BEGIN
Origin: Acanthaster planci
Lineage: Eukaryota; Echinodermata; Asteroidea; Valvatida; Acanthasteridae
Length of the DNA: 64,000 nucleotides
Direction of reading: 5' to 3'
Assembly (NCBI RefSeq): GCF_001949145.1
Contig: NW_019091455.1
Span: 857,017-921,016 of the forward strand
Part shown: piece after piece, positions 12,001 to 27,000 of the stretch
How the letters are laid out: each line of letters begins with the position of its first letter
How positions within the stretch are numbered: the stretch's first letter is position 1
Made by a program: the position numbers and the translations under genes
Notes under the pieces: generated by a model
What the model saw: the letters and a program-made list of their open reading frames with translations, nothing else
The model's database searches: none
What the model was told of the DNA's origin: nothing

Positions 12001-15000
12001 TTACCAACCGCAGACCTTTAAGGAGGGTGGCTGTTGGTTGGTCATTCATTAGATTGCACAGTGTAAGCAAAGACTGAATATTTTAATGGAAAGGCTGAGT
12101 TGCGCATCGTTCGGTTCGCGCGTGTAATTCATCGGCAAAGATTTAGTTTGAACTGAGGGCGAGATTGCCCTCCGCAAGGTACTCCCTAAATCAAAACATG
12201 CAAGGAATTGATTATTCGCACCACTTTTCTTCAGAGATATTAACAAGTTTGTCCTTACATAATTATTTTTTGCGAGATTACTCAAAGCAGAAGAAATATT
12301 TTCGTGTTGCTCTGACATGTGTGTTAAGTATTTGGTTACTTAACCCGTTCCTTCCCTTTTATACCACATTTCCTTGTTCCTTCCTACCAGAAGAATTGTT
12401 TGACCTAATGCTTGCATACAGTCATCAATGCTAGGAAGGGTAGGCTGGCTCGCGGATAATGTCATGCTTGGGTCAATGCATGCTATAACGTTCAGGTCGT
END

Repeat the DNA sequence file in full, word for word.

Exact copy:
Origin: Acanthaster planci
Lineage: Eukaryota; Echinodermata; Asteroidea; Valvatida; Acanthasteridae
Length of the DNA: 64,000 nucleotides
Direction of reading: 5' to 3'
Assembly (NCBI RefSeq): GCF_001949145.1
Contig: NW_019091455.1
Span: 857,017-921,016 of the forward strand
Part shown: piece after piece, positions 12,001 to 27,000 of the stretch
How the letters are laid out: each line of letters begins with the position of its first letter
How positions within the stretch are numbered: the stretch's first letter is position 1
Made by a program: the position numbers and the translations under genes
Notes under the pieces: generated by a model
What the model saw: the letters and a program-made list of their open reading frames with translations, nothing else
The model's database searches: none
What the model was told of the DNA's origin: nothing

Positions 12001-15000
12001 TTACCAACCGCAGACCTTTAAGGAGGGTGGCTGTTGGTTGGTCATTCATTAGATTGCACAGTGTAAGCAAAGACTGAATATTTTAATGGAAAGGCTGAGT
12101 TGCGCATCGTTCGGTTCGCGCGTGTAATTCATCGGCAAAGATTTAGTTTGAACTGAGGGCGAGATTGCCCTCCGCAAGGTACTCCCTAAATCAAAACATG
12201 CAAGGAATTGATTATTCGCACCACTTTTCTTCAGAGATATTAACAAGTTTGTCCTTACATAATTATTTTTTGCGAGATTACTCAAAGCAGAAGAAATATT
12301 TTCGTGTTGCTCTGACATGTGTGTTAAGTATTTGGTTACTTAACCCGTTCCTTCCCTTTTATACCACATTTCCTTGTTCCTTCCTACCAGAAGAATTGTT
12401 TGACCTAATGCTTGCATACAGTCATCAATGCTAGGAAGGGTAGGCTGGCTCGCGGATAATGTCATGCTTGGGTCAATGCATGCTATAACGTTCAGGTCGT